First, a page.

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  1
  2:mod:`weakref` --- Weak references
  3==================================
  4
  5.. module:: weakref
  6   :synopsis: Support for weak references and weak dictionaries.
  7.. moduleauthor:: Fred L. Drake, Jr. <fdrake@acm.org>
  8.. moduleauthor:: Neil Schemenauer <nas@arctrix.com>
  9.. moduleauthor:: Martin von Lรถwis <martin@loewis.home.cs.tu-berlin.de>
 10.. sectionauthor:: Fred L. Drake, Jr. <fdrake@acm.org>
 11
 12
 13.. versionadded:: 2.1
 14
 15The :mod:`weakref` module allows the Python programmer to create :dfn:`weak
 16references` to objects.
 17
 18.. When making changes to the examples in this file, be sure to update
 19   Lib/test/test_weakref.py::libreftest too!
 20
 21In the following, the term :dfn:`referent` means the object which is referred to
 22by a weak reference.
 23
 24A weak reference to an object is not enough to keep the object alive: when the
 25only remaining references to a referent are weak references,
 26:term:`garbage collection` is free to destroy the referent and reuse its memory
 27for something else.  A primary use for weak references is to implement caches or
 28mappings holding large objects, where it's desired that a large object not be
 29kept alive solely because it appears in a cache or mapping.
 30
 31For example, if you have a number of large binary image objects, you may wish to
 32associate a name with each.  If you used a Python dictionary to map names to
 33images, or images to names, the image objects would remain alive just because
 34they appeared as values or keys in the dictionaries.  The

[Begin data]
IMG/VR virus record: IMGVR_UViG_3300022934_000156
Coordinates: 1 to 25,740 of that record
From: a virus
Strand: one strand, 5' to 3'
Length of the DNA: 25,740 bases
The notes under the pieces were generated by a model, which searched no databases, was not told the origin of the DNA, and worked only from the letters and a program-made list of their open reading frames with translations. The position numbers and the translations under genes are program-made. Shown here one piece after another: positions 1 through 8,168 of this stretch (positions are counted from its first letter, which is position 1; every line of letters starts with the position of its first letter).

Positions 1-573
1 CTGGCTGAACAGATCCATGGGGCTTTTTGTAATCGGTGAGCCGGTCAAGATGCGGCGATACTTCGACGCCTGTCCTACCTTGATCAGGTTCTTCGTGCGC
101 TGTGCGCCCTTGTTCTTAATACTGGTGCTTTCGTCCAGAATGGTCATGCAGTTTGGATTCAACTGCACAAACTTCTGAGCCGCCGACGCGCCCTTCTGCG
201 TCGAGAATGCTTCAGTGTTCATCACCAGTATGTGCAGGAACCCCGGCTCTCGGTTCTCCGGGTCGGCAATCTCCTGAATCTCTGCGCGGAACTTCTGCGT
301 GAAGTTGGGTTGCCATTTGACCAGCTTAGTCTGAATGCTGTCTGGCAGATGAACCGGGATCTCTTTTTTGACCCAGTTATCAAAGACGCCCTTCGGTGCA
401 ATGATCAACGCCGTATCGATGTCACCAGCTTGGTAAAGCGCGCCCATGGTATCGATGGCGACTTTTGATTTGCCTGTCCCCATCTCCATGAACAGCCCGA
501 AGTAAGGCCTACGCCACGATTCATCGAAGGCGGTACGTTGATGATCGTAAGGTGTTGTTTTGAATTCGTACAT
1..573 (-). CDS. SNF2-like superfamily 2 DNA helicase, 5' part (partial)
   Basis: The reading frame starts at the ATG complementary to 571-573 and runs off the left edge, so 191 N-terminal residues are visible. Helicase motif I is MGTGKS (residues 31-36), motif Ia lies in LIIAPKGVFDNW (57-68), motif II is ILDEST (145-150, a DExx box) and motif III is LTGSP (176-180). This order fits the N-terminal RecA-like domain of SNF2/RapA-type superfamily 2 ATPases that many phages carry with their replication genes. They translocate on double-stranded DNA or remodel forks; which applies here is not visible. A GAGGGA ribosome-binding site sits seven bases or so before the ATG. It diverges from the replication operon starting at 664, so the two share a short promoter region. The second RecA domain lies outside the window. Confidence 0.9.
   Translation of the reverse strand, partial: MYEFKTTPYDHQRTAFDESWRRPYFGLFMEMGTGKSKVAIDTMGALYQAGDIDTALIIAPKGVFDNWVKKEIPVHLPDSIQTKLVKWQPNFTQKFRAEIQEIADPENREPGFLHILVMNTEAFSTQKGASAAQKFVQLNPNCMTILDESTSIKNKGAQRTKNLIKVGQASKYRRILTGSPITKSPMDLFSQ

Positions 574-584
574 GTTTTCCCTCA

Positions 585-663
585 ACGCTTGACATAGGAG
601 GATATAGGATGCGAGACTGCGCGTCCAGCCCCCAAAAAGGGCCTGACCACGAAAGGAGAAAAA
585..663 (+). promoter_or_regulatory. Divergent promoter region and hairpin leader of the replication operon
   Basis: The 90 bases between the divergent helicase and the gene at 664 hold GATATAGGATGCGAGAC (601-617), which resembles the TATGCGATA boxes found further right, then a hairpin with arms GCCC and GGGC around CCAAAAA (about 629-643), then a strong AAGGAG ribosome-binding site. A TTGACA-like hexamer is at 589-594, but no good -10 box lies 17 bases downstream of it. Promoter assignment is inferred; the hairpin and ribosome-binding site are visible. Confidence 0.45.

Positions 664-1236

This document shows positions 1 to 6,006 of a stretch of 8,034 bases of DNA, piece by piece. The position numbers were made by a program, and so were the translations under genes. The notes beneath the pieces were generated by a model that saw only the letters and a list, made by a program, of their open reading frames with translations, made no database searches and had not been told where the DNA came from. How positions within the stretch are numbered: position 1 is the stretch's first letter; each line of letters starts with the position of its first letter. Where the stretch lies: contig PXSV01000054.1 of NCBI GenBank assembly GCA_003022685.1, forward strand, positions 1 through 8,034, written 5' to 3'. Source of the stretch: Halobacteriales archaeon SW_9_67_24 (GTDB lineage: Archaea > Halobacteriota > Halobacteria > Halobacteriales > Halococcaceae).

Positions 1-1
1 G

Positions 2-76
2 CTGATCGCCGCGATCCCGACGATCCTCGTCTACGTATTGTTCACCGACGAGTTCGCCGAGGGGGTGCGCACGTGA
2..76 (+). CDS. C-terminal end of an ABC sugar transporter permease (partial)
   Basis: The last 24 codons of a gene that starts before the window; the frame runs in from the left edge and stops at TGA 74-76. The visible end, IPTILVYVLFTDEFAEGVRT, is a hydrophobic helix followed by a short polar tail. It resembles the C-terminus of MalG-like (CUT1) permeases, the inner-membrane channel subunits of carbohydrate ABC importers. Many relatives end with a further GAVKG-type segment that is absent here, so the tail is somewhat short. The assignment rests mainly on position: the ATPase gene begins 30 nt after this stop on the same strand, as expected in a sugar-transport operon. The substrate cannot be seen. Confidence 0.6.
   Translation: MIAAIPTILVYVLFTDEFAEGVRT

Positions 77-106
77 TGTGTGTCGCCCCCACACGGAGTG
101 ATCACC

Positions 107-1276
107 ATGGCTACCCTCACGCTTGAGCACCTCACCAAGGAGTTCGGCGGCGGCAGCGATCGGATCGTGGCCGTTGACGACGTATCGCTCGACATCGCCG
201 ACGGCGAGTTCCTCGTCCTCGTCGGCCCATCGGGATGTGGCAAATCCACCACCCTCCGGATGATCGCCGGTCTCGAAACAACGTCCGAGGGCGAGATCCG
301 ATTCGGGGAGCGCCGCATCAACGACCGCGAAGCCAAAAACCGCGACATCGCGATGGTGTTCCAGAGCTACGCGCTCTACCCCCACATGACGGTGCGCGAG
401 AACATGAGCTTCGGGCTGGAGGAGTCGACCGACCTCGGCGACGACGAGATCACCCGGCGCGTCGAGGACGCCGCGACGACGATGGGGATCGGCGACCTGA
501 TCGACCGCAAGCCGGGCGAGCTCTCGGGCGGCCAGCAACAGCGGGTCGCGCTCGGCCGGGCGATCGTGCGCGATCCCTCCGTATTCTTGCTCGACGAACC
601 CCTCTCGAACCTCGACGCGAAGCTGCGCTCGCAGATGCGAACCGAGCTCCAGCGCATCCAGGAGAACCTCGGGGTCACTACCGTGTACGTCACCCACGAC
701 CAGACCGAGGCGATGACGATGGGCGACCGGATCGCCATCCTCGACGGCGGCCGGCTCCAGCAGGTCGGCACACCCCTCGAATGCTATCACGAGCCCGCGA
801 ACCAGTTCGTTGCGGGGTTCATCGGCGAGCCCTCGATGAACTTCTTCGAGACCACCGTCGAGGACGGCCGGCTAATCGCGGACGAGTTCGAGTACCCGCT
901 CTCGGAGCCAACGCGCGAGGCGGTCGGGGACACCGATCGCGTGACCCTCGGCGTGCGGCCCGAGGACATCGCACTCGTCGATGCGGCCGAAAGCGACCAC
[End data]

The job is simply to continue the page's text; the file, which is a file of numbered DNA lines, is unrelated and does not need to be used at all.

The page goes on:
35:class:`WeakKeyDictionary` and :class:`WeakValueDictionary` classes supplied by
 36the :mod:`weakref` module are an alternative, using weak references to construct
 37mappings that don't keep objects alive solely because they appear in the mapping
 38objects.  If, for example, an image object is a value in a
 39:class:`WeakValueDictionary`, then when the last remaining references to that
 40image object are the weak references held by weak mappings, garbage collection
 41can reclaim the object, and its corresponding entries in weak mappings are
 42simply deleted.
 43
 44:class:`WeakKeyDictionary` and :class:`WeakValueDictionary` use weak references
 45in their implementation, setting up callback functions on the weak references
 46that notify the weak dictionaries when a key or value has been reclaimed by
 47garbage collection.  Most programs should find that using one of these weak
 48dictionary types is all they need -- it's not usually necessary to create your
 49own weak references directly.  The low-level machinery used by the weak
 50dictionary implementations is exposed by the :mod:`weakref` module for the